Duerden Cormack, Monitoring Assistant at RSPB Hope Farm, reflects on the key findings of the core monitoring of breeding birds, butterflies, and bumblebees carried out at Hope Farm during the summer months of 2022.

Reed Bunting at Hope Farm. Image (c) D Cormack

As was the case across much of the country, 2022 at RSPB Hope Farm was characterised by heatwaves and drought. Our local weather station recorded just 183.4mm of precipitation between January and July. To put that into perspective, only three years have experienced lower rainfall in the same period since monitoring began in 1961. On top of this, the average highest temperature between April and July (the crop growing season) was the highest since monitoring began. As well as the challenges this weather posed to growing food and turning a profit – most dramatically a wildfire that spread from a neighbouring farm – there were concerns that these extreme conditions might negatively affect wildlife. In this blog we will focus on our findings from the core monitoring of breeding birds, butterflies, and bumblebees. To find out more about our cropping and farm management, click here for an account of the 2022 growing season.


To monitor breeding birds at Hope Farm we use the BTO’s Common Bird Census methodology.  In 2022 this entailed 20 dawn starts between March and July to cover the entire 180ha farm 10 times. The behaviour and location of breeding species are recorded on visit maps which can then be collated into individual maps for each species at the end of the season. This allows us to analyse the maps using the BTO CBC guidelines to calculate how many territories were held on the farm by each species.
In total 527 territories of 41 species were recorded in 2022 including 15 of the 17 Hope Farm Breeding Bird Index species. When the RSPB took on ownership of Hope Farm in 2000, 301 territories of 35 species were recorded including just 10 of the 17 index species (Table 1).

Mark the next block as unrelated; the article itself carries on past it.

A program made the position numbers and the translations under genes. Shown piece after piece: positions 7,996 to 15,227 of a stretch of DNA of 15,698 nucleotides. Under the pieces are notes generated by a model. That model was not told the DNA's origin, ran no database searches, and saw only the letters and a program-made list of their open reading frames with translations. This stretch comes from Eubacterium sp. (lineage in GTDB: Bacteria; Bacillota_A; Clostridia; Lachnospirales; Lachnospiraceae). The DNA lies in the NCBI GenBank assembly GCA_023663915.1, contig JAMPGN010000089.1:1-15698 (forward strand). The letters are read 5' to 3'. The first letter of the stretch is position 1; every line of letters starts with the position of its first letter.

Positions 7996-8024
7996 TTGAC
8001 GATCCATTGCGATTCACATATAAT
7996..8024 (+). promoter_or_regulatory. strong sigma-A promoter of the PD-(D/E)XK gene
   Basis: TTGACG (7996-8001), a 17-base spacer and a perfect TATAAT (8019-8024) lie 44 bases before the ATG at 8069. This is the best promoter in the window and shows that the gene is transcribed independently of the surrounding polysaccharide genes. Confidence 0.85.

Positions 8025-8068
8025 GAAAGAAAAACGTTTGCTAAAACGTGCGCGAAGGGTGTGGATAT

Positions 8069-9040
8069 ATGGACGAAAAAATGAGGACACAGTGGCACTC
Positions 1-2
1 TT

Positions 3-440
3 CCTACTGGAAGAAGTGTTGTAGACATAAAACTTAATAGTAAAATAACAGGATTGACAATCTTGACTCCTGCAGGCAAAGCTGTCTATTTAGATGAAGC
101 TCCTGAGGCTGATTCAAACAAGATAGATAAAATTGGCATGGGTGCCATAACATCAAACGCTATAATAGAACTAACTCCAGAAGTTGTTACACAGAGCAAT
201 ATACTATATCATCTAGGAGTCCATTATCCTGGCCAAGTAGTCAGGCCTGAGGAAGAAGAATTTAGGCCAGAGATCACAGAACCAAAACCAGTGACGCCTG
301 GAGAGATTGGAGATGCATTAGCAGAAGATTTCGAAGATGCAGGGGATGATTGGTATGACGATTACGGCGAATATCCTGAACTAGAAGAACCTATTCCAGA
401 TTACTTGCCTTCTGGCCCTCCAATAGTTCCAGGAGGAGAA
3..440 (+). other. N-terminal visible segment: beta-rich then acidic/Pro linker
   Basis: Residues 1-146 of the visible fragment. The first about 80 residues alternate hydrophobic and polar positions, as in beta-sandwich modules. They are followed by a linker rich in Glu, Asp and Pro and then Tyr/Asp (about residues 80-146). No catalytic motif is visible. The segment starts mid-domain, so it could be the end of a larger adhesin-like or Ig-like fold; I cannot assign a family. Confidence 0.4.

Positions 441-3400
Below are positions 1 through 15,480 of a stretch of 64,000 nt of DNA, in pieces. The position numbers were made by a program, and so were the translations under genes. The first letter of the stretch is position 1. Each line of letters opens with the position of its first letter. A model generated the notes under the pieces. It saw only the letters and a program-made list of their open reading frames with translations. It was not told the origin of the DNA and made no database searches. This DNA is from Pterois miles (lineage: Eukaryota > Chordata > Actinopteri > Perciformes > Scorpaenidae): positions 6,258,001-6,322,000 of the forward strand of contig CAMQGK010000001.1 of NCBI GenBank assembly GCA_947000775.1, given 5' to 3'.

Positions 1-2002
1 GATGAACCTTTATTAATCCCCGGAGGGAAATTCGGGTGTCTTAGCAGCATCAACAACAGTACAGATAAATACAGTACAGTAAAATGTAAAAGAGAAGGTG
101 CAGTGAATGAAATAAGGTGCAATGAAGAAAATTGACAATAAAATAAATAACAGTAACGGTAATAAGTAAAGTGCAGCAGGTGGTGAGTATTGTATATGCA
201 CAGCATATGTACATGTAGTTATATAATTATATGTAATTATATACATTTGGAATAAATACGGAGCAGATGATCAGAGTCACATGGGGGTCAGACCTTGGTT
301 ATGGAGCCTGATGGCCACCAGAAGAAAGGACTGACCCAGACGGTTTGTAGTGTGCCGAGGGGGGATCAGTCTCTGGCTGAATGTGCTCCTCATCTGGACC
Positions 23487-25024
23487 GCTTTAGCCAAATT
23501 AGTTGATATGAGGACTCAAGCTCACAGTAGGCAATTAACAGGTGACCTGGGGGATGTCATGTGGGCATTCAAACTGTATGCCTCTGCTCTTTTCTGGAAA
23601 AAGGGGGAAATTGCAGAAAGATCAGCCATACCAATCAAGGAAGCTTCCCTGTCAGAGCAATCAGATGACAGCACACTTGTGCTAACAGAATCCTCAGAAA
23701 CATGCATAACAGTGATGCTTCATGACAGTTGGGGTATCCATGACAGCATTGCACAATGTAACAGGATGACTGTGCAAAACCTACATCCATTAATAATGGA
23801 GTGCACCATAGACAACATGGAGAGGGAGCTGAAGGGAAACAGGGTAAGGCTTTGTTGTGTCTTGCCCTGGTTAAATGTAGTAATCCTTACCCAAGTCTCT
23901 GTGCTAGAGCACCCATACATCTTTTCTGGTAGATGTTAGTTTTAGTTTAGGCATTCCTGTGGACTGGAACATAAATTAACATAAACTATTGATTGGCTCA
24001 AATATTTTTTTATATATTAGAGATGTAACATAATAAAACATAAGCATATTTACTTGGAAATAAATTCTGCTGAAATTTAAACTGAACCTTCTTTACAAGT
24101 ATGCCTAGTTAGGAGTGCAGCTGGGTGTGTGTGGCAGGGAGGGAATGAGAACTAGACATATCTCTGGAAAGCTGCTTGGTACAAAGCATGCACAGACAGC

Table 1. Territory numbers of Hope Farm Breeding Bird Index species 

Using these counts we produce a Breeding Bird Index for RSPB Hope Farm which gives a measure of the average change in the number of territories held by these 17 species. For 2022/2023 the Hope Farm Breeding Bird Index reached 2.49 compared to the baseline of 1 in 2000/2001 (Figure 1).

Figure 1.The Hope Farm Breeding Bird Index

A pair of Corn Buntings held territory on the farm and an additional pair were present just outside our boundary. This is a good result for an infrequent farm breeder and after the record count in winter 2022/2023 we are keeping our fingers crossed for a productive year for this species (Hope Farm winter monitoring results). Lapwings held territory for the sixth consecutive year with three pairs present. In contrast to previous years when they have made use of a Lapwing plot, they appeared to favour Field 10 which had been direct drilled with Spring Barley and has several wide flower margin strips running through it as part of an ASSIST trial.

Overall, the emerging trend is one of stable equilibrium. Nature-friendly farming has increased Hope Farm’s Breeding Bird Index by an average of 177% around which the index now fluctuates. Such fluctuations have many drivers including regional weather patterns, climate change, local and regional habitat modifications, as well as competition and predation. However, consistent recovery in the Breeding Bird Index after small dips suggests that populations are resilient and carrying capacity is now far beyond the level it was at when we took over the farm.